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What Is a Tire Made Of? How Are Rubber Tires Made?

By Tire Agent Staff

June 08, 2023


Have you ever stopped to think about what your car's tires are made of? They're just black, rubber circles that help us get from point A to point B, right? Wrong! Tires are actually meticulously crafted using a variety of materials and processes. From natural rubber to synthetic compounds, each tire is engineered for optimal performance and durability.

So buckle up and join us as we geek out about one of our favorite subjects: tires.

Where Does Tire Rubber Come From?

Tire rubber, as the name suggests, comes from a plant called Hevea brasiliensis (H. brasiliensis). This tree is native to South America but is now grown in other regions including Southeast Asia and Africa. The rubber used for tire production comes from the sap of this tree.

Because of these organic ingredients, tires have about a 6 year shelf life. Before you buy new tires, check their manufacturing date

The process of obtaining the rubber sap, also known as latex, involves making diagonal cuts into the bark of the tree and collecting it in cups attached to the trunk. The liquid latex is then processed by heating it with acid to coagulate the proteins in it.


Photo: Jumpstory

This video from the Science Channel shows how rubber is processed into sheets. 

Once coagulated, the solid mass undergoes various processes such as washing, rolling, pressing or drying before being sent off for further processing into different forms including sheets or pellets that can be used in tire manufacturing.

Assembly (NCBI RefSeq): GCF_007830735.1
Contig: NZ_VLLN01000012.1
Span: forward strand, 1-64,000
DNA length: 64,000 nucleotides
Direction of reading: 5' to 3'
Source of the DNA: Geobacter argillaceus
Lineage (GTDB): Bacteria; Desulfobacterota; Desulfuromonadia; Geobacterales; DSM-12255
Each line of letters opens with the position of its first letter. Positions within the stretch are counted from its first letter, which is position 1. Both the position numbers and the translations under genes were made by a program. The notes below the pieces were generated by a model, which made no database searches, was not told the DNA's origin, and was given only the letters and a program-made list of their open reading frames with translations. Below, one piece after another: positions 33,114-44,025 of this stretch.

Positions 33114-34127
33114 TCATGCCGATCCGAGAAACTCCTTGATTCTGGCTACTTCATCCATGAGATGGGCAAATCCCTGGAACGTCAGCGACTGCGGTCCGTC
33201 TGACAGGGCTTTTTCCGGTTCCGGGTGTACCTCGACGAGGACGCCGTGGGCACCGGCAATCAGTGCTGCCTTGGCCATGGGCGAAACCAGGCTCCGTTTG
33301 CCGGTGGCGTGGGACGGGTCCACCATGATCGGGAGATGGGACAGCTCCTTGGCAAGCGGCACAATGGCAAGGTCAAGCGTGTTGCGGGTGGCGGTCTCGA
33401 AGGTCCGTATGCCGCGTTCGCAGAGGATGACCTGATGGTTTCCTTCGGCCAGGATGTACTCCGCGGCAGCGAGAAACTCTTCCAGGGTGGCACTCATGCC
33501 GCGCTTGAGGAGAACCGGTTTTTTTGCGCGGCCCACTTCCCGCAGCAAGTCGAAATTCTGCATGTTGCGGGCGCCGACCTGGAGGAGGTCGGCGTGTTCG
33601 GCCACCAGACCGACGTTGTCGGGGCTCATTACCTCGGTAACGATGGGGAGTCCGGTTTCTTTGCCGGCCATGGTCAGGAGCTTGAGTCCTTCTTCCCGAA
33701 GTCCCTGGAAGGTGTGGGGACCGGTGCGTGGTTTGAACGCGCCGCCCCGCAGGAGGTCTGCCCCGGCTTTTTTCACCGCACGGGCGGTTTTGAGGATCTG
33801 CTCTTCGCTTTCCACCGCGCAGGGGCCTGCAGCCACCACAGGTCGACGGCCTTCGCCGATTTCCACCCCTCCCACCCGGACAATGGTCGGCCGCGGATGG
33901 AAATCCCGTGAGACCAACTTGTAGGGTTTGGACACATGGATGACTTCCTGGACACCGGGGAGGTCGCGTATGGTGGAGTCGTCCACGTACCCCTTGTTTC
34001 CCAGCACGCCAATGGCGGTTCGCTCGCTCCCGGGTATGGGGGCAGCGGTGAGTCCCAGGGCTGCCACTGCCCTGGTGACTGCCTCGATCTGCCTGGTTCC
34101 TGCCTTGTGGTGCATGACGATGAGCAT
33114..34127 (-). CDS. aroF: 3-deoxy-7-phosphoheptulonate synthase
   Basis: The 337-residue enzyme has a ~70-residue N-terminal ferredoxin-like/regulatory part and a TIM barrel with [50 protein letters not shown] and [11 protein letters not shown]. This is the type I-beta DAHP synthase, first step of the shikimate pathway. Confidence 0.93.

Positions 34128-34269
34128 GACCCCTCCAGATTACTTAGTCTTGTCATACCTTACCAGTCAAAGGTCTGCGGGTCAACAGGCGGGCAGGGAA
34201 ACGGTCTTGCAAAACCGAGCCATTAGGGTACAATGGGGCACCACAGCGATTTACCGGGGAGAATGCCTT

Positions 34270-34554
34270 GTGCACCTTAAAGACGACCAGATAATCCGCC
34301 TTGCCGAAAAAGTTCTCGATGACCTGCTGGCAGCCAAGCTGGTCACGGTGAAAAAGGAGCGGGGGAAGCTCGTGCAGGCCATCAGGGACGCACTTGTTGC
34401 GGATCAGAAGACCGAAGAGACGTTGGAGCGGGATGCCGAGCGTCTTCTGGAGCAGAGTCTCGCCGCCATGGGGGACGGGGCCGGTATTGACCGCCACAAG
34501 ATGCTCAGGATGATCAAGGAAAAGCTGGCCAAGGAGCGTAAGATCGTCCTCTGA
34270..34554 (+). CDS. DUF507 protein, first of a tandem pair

It's worth noting that while natural rubber remains an essential component of tire-making today, synthetic rubbers such as styrene-butadiene (SBR) have increasingly been developed and are widely used instead due to their superior durability and resistance capabilities.

How Are Rubber Tires Made?

First, raw materials such as natural rubber, synthetic rubber, carbon black, and various chemicals are mixed together in a large machine called a Banbury mixer. This mixture is then heated to a high temperature, which causes it to become a sticky compound that can be molded into different shapes.

Next, the compound is shaped into long strips or sheets and fed through rollers that compress it to remove any air pockets. These sheets are then cut into pieces of the desired size using special machines.

The tire-building process starts with building up layers of rubber around an inner liner to form what's known as a "green tire." The green tire is then placed inside a mold where heat and pressure are applied for vulcanization - the process that binds the components together. After vulcanization, excess material from the edges of the tire is trimmed using specialized equipment. Each tire undergoes rigorous quality control tests before being sent out for use on vehicles.

Making rubber tires requires precision, engineering and attention to detail at every step of production to ensure safety on our roads. 

This video from Michelin's YouTube channel shows how more than 200 ingredients are used to make truck tires!

Read more: Anatomy of a tire

What Is the Structure of a Tire?

Understanding the structure of a tire can help you appreciate how it works and lasts for so long. Tires consist of various layers, each playing an important role in ensuring their durability and safety.

The innermost layer is called the carcass, composed of cords running perpendicular to the direction of travel. The sidewall is reinforced with rubber-coated steel wires that give tires their shape while protecting them from damage. The tread layer provides traction and contact with the road.

Between these layers are more components like belts made up of steel or synthetic materials to keep the tire rigid at high speeds. There's a layer called a cap ply which enhances stability while also preventing air pressure loss over time.

Tires are complex structures that require careful manufacturing processes to create compounds durable enough for everyday use on different road surfaces. Knowing what your tires are made up of can help you maintain them better by checking air pressure regularly and rotating them often for even wear distribution.